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​Trying To Discern the Long-Term Consequences of Military Actions

​Trying To Discern the Long-Term Consequences of Military Actions


Americans are divided about U.S. assistance to Ukraine. A legitimate concern for everyone, regardless of what “side” of the issue they’re on, is the long-term ramifications of alternative courses of military action or inaction.

As an economist, I’m well aware of how impossible it is to predict the future with any degree of precision. Foretelling the outcome of a war, and especially its long-term effects, is even more problematic, because war, with its horrific destruction of lives and property, alters the economic landscape more profoundly and more rapidly than any set of economic policies can.

Let’s take a look at the two 20th-century world wars and see if we can draw any lessons that could inform our military policy today.

When President Woodrow Wilson led the United States into World War I in 1917 (a step opposed by many, if not most Americans), nobody, whether for or against U.S. involvement, could possibly have foreseen two momentous unintended consequences, one involving Germany, the other, Russia.

Knowing that they couldn’t possibly continue to wage a two-front war with the United States having joined the British and the French, the German government sought to extricate itself from the war on its eastern front, i.e., Russia. To accomplish this objective, the Germans fished the exiled Vladimir Lenin out of a Zurich library. They sent him into Russia on a sealed train with $6 million in gold bullion (a huge sum in those days) so that he could organize a Bolshevik revolution and replace the Germans as the Russian government’s primary concern. The ploy succeeded: Russia dropped out of the war.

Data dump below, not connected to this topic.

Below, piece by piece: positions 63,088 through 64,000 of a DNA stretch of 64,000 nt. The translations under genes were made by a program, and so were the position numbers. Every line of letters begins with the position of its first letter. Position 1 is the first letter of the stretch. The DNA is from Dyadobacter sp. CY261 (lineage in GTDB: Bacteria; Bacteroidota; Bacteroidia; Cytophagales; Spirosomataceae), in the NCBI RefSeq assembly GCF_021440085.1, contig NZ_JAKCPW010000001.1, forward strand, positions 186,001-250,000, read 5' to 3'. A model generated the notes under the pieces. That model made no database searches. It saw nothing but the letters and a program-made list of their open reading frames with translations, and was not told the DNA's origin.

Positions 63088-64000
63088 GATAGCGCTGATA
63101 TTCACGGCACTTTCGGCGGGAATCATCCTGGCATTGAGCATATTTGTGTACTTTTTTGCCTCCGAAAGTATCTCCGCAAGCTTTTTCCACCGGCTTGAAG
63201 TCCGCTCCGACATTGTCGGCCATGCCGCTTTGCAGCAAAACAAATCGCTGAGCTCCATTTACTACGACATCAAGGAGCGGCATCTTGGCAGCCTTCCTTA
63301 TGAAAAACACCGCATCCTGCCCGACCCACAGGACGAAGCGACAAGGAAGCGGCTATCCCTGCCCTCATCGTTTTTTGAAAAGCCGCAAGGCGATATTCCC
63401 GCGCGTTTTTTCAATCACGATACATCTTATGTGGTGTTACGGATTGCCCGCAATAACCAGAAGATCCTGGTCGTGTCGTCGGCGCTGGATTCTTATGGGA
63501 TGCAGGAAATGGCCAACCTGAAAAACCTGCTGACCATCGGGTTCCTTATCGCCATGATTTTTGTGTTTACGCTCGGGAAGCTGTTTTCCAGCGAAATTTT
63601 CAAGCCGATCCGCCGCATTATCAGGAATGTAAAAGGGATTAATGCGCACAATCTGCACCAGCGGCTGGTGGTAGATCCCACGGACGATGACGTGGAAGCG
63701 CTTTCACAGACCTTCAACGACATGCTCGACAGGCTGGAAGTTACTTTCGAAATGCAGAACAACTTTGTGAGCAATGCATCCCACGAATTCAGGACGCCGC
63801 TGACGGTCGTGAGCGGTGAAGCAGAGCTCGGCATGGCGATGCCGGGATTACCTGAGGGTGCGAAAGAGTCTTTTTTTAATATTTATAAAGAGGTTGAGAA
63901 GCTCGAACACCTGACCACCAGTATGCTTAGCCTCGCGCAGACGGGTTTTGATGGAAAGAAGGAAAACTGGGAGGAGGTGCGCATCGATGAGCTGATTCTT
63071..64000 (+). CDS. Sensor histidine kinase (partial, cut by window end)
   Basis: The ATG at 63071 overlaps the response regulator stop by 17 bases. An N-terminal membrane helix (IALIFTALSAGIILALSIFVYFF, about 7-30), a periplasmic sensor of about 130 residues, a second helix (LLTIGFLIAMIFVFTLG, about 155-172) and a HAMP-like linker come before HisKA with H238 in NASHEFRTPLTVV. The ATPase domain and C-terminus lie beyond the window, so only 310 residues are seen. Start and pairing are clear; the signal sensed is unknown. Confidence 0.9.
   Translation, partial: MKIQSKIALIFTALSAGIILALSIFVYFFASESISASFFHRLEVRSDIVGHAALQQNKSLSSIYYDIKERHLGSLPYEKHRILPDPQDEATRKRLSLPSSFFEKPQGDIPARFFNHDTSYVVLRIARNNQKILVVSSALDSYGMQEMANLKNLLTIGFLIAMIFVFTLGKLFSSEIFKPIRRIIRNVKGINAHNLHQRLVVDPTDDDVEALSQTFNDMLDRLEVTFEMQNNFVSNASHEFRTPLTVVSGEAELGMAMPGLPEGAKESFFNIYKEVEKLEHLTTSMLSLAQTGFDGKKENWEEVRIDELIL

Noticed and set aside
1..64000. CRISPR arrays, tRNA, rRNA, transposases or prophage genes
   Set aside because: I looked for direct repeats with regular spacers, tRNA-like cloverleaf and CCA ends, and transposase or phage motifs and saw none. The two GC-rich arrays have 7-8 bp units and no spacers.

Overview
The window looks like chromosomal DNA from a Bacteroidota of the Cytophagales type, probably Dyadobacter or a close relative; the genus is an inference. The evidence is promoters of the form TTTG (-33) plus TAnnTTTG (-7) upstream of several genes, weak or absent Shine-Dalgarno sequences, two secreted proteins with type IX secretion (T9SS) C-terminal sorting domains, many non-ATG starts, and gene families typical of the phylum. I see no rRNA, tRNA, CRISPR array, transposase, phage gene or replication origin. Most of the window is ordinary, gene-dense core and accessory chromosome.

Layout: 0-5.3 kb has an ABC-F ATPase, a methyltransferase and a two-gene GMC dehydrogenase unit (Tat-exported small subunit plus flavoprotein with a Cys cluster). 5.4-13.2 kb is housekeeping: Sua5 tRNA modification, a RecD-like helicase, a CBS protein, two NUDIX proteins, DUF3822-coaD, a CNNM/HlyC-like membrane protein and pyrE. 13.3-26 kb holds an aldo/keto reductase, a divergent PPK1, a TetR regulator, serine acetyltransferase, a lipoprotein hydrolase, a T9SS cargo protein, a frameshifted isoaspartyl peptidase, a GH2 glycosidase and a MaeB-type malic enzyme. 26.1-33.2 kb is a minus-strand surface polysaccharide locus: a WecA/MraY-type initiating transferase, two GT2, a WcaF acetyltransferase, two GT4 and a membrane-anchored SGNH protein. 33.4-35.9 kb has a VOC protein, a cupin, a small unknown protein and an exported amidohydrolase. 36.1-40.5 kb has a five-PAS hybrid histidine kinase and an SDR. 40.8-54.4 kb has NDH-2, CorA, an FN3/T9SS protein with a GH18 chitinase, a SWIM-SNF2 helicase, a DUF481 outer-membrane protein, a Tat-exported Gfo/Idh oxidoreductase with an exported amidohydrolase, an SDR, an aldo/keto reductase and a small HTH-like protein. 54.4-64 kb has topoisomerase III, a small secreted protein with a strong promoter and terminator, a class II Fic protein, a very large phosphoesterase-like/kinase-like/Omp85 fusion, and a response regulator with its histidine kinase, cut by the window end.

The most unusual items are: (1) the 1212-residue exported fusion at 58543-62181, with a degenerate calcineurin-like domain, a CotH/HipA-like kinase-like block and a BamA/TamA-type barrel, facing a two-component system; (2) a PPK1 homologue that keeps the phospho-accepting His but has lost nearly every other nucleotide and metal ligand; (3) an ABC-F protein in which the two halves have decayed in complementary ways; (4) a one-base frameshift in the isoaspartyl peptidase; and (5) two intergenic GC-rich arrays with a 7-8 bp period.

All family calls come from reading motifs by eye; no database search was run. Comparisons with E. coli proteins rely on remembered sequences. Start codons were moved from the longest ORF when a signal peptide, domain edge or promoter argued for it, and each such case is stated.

The long-term impact of the Germans’ “deal with the devil” was incalculably horrific, for Russia, for Germany, and indeed, for the rest of the world. The relentless and remorseless Lenin had his thugs hijacked the democratically elected Russian Duma (parliament) at gunpoint; that marked the birth of the Soviet dictatorship. That dictatorship killed and oppressed tens of millions of its own citizens and held captive nations (including East Germany) under its imperialist thumb, all the while threatening the United States with nuclear destruction.

Not only did U.S. involvement in World War I unwittingly contribute to the rise of the sinister Soviet state, it also gave rise to a malignant monster in Germany. Humiliated by its lopsided defeat—a lopsidedness directly attributable to the American entry into the war—the Germans were ripe for the demagoguery of the maniacal Adolph Hitler. Hitler’s rise to power led to World War II, which had a death toll even higher than World War I, thereby exploding Mr. Wilson’s naïve idealism about a “war to end all wars.” The law of unintended consequences can be merciless.

Just as World War I spawned unforeseen evils, so did World War II. In 1945, as the end of the war was approaching, a minority of Americans (Gen. George Patton being the most prominent) argued that American military forces should drive the Soviet army out of central Europe and back inside its own national borders. Gen. Patton and others believed that if U.S. forces had pushed the Red Army back into the Russian homeland, Stalin’s vicious tyranny probably would have collapsed and been replaced by a more democratic, less militant regime—a regime more focused on improving the lives of Soviet citizens than on global domination.